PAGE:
CFTC Rewrite:
how should firms respond?

Regulations are changing fast. No amount of point solutions can keep up or meet the exacting new standards. But technology has evolved to offer agility, transparency and governance.

How can firms embrace this? Find the latest insights from technology and industry experts on changing your approach to regulatory reporting.


  • What is the CFTC Rewrite?

    The Commodity Futures Trading Commission (CFTC) Rewrite is an update to over-the-counter (OTC) derivatives reporting rules first introduced under the Dodd-Frank Act in 2010. It aims to improve reporting data quality and create more transparent markets and applies to Swap Data Repositories (SDRs) and reporting counterparties.

  • When does the CFTC Rewrite go live?

    Phase I of the CFTC Rewrite goes into effect on 5 December, 2022. Phase II is expected to go live in late 2023.

  • What are the main changes coming in the CFTC Rewrite?

    The CFTC is adopting a much more prescriptive approach. Phase I of the CFTC Rewrite reduces the number of reportable fields to 128, introduces critical data elements (CDE) such as the Unique Transaction Identifier (UTI), shortens the deadline for swap reporting to T+1 and obliges firms to flag any reporting errors within seven days.

    Phase II will introduce the Unique Product Identifier (UPI) field and move to ISO20022 XML messaging standards.

  • What instruments are affected by the CFTC Rewrite?

    The CFTC Rewrite covers trades of Non-Security-Based-Swaps (Swaps) regulated by the CFTC:

    • Interest Rate Swaps
    • FX swaps and forwards (excluded from central clearing and trade execution requirements)
    • Credit default swaps (CDS) or broad based indices; baskets of single name CDSs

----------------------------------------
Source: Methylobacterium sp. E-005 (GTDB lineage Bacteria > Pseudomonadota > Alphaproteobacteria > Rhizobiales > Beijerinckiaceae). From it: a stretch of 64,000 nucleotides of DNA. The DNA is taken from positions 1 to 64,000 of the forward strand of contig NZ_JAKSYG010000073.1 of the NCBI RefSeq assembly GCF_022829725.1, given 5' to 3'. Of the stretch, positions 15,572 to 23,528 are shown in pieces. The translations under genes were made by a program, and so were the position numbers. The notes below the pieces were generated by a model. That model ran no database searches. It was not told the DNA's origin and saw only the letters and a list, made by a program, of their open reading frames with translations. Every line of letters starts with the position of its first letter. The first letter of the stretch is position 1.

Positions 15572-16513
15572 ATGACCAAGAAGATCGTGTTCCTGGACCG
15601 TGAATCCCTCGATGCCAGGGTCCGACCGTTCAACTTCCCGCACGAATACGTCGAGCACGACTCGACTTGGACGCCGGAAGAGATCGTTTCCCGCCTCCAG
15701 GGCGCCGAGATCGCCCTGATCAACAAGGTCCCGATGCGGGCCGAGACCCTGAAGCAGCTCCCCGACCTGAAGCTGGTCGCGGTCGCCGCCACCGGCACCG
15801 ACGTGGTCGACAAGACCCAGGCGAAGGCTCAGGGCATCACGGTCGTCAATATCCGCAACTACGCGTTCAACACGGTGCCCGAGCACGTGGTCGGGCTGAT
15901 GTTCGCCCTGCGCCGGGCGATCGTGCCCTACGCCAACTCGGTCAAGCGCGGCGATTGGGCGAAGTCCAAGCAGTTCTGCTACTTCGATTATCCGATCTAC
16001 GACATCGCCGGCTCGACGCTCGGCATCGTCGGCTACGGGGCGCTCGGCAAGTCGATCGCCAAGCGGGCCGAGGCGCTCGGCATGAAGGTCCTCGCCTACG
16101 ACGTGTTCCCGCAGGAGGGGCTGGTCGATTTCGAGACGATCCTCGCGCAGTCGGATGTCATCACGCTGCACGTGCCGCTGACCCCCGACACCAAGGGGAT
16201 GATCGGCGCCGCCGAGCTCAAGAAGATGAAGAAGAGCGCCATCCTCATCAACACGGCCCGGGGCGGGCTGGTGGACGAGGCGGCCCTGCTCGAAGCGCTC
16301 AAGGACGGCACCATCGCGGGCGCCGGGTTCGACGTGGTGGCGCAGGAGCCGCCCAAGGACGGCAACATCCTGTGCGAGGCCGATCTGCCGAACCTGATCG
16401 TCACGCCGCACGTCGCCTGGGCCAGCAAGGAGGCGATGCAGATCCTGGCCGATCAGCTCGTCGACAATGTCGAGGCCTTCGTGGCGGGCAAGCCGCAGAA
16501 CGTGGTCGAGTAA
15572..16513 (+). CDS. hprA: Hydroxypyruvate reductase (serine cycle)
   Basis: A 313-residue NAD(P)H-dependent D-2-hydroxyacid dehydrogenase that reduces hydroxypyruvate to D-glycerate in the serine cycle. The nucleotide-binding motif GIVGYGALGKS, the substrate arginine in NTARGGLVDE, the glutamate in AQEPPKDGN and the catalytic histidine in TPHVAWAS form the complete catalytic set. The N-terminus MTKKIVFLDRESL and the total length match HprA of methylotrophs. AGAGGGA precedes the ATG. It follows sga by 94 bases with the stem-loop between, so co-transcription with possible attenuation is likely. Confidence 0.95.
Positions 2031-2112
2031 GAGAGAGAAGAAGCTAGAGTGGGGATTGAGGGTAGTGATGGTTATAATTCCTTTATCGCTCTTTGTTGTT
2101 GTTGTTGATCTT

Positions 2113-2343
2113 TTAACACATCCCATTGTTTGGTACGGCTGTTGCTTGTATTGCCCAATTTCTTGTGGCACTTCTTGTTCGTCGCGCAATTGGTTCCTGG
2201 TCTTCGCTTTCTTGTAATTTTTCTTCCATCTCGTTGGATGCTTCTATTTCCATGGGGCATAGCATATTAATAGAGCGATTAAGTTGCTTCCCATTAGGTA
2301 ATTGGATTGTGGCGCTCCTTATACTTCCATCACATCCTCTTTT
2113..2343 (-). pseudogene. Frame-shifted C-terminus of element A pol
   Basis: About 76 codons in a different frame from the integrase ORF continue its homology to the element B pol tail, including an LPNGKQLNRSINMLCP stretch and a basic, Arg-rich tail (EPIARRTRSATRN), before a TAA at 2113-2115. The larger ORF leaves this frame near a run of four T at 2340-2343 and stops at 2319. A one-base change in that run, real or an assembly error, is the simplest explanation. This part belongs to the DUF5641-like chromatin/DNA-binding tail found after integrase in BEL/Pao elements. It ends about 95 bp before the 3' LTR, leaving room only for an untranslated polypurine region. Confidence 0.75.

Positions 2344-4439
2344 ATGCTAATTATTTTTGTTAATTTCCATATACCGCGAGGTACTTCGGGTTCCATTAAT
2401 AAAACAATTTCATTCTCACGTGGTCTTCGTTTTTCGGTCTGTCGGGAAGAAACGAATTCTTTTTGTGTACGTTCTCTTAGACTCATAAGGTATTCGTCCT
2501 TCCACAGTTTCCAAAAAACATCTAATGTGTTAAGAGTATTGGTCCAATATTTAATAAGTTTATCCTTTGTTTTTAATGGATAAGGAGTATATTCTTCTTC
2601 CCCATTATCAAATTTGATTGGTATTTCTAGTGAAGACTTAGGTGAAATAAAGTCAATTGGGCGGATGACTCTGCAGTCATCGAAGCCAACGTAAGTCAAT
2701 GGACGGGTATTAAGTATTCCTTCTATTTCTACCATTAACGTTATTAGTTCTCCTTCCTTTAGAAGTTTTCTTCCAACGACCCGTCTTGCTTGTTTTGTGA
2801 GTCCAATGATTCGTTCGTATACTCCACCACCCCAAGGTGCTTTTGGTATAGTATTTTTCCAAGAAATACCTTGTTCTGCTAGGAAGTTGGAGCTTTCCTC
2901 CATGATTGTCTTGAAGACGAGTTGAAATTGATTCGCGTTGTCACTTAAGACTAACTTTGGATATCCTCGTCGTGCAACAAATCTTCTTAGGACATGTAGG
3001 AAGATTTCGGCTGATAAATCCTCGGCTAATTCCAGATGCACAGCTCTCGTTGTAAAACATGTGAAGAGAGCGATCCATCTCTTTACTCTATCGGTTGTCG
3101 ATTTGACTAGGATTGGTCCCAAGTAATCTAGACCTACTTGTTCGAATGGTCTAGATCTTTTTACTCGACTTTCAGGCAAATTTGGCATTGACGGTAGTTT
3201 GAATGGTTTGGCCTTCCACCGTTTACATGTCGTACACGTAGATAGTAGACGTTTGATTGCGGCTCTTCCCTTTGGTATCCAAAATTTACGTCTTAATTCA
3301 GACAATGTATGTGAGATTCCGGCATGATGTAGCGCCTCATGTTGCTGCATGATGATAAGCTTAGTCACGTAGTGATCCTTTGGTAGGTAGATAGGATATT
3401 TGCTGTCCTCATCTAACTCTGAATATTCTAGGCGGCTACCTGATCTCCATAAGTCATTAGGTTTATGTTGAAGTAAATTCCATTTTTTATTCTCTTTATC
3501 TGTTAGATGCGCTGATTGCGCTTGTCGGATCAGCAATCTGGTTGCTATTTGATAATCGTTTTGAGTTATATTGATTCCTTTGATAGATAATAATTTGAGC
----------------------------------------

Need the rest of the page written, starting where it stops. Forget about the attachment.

• Agricultural and Commodity Swaps
    • Some Total Return Swaps
    • All options based on rates (interest rates, currency rates)
    • All options based on commodities, with exceptions for some physically settled contracts
    • Metal and energy swaps, with some exceptions
    • Any guarantee of a swap
  • Is CFTC single-sided reporting?

    The US is a single-sided reporting regime. This means that one counterparty reports for both sides. However, it can be complicated to decide which counterparty is responsible for reporting (see below).

  • Who has to report to the CFTC?

    Firms trading over-the-counter (OTC) derivatives in the US, or US residents buying foreign OTC derivatives, must report the details of the trade to a Swap Data Repository (SDR). However, Dodd-Frank requires only single-sided reporting. Who should report the transaction is based on several criteria, including the type of asset being traded and the types of firms involved in the trade. Different criteria apply depending upon if one or both counterparties are US citizens. Entity types are ranked hierarchically with regards to reporting obligations, with Swap Dealers at the top.

    Find the full CFTC reporting guidelines here.

  • What is a Swap Data Repository?

    Swap Data Repositories (SDRs) were created under the Dodd-Frank Act. All cleared and uncleared swap transactions must be reported to registered SDRs. Under Section 21 of the Commodity Exchange Act, SDRs must register with the Commodity Futures Trading Commission (CFTC) and have core duties and responsibilities to fulfil. These include real-time reporting of swap transactions and pricing data.

Industry experts weigh in on the CFTC Rewrite

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These are personal views and do not necessarily represent the views of the individual’s firm.

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